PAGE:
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Mine probe delayed as political pressure grows

For updates, check our Coal Tattoo blog.

CHARLESTON, W.Va. -- Investigators may not be able to get a look inside Massey Energy's Upper Big Branch Mine for another two weeks, and interviews with witnesses aren't likely to start until after that, officials said Wednesday.

Ron Wooten, director of the state Office of Miners' Health, Safety and Training, said officials need more time to repair the mine's ventilation system, which was damaged by the explosion. Once investigators get into the mine, they need to map the entire underground mine to record the damage and try to pinpoint the origin of last week's deadly explosion.

"That will take months," Wooten said.

A week after the April 5 explosion that claimed 29 lives, state and federal regulators were still plotting out plans for what will be one of the largest and most complex mining investigations in years.

At the same time, political pressure continued to build on state officials and on the U.S. Mine Safety and Health Administration.

U.S. House Labor Committee Chairman George Miller, D-Calif., on Wednesday afternoon released a list of what he called "dangerous mines," those that escaped tougher MSHA enforcement by appealing large numbers of citations and tying regulators up in court.

"Mine operators who game the system to avoid tougher scrutiny must be held accountable," Miller said. The complete list, which includes 22 West Virginia mines, is available online at http://edlabor.house.gov/documents/111/pdf/publications/missedPPOV.pdf .

And MSHA's investigation team for the Upper Big Branch Mine came under scrutiny, with media reports focusing on top investigator Norman Page's ties to the May 2006 explosion that killed five miners.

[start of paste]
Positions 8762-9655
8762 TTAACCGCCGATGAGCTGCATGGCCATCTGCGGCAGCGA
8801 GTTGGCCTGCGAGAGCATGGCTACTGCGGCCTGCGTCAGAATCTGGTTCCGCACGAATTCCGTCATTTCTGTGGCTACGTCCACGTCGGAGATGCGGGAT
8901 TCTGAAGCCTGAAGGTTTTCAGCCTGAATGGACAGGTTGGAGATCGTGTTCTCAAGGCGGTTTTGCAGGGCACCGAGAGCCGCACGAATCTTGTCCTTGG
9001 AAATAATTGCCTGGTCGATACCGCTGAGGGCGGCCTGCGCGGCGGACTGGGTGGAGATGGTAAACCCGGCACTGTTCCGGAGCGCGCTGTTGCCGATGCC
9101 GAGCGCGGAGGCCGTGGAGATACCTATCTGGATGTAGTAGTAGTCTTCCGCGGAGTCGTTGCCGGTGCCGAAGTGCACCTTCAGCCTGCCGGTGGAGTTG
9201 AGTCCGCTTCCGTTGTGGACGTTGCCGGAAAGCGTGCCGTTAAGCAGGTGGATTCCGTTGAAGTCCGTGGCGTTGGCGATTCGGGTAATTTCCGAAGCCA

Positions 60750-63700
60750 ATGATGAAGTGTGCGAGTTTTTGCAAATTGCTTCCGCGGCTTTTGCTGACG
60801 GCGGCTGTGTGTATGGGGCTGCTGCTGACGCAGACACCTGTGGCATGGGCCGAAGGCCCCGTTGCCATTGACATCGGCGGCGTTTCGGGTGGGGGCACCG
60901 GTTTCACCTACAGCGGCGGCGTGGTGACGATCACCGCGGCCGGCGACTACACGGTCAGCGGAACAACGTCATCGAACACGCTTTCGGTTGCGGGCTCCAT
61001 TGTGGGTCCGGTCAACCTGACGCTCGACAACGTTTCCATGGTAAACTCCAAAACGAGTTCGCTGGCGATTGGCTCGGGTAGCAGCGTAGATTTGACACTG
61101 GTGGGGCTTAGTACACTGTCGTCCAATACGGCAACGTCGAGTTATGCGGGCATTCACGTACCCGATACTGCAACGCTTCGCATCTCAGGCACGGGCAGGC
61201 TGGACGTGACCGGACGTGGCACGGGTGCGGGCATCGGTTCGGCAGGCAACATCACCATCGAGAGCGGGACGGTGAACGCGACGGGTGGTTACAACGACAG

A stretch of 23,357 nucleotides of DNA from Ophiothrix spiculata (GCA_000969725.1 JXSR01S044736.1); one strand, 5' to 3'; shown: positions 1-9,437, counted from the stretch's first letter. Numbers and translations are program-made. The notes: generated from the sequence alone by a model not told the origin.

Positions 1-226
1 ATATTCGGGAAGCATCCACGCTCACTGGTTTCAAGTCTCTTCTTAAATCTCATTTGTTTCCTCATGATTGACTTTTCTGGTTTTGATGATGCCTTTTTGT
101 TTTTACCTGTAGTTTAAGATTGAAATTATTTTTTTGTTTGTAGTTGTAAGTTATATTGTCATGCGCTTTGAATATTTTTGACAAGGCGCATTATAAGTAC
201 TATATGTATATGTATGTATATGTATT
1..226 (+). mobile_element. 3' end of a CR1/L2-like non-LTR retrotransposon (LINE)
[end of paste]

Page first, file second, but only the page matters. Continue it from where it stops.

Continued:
Page was MSHA's district manager in eastern Kentucky when the Darby Disaster occurred, and an internal review published by MSHA found, among other things, that inspectors under his supervision overlooked unsafe roof conditions, inadequate ventilation and the operator's failure to conduct pre-shift safety examinations.

The internal review report did not blame MSHA for the deaths, but cited weak supervision by MSHA officials as contributing to overlooked violations at the mine.

MSHA has not commented so far on Page's connections to Darby, but Labor Secretary Hilda Solis said on Sunday, "I believe that we have put the very best people on this, and [MSHA chief] Joe [Main] and I are confident of their expertise, their abilities and their integrity."

In Washington, the House of Representatives passed a resolution to honor the Upper Big Branch miners.

Rep. Nick J. Rahall, D-W.Va., said on the House floor that "generations of these families go into the mines" and the miners "live with the knowledge that there is risk, and they are proud to take that risk to labor in the company of good and loyal friends to earn an honest paycheck in order to provide for their families and themselves."

Rahall added, "That this deadly explosion occurred is infuriatingly, frustratingly heartbreaking and I am determined that we will get to the bottom of it and ensure that steps are taken to prevent a recurrence of this type of explosion."

Reach Ken Ward Jr. at kward@wvgazette.com or 304-348-1702.


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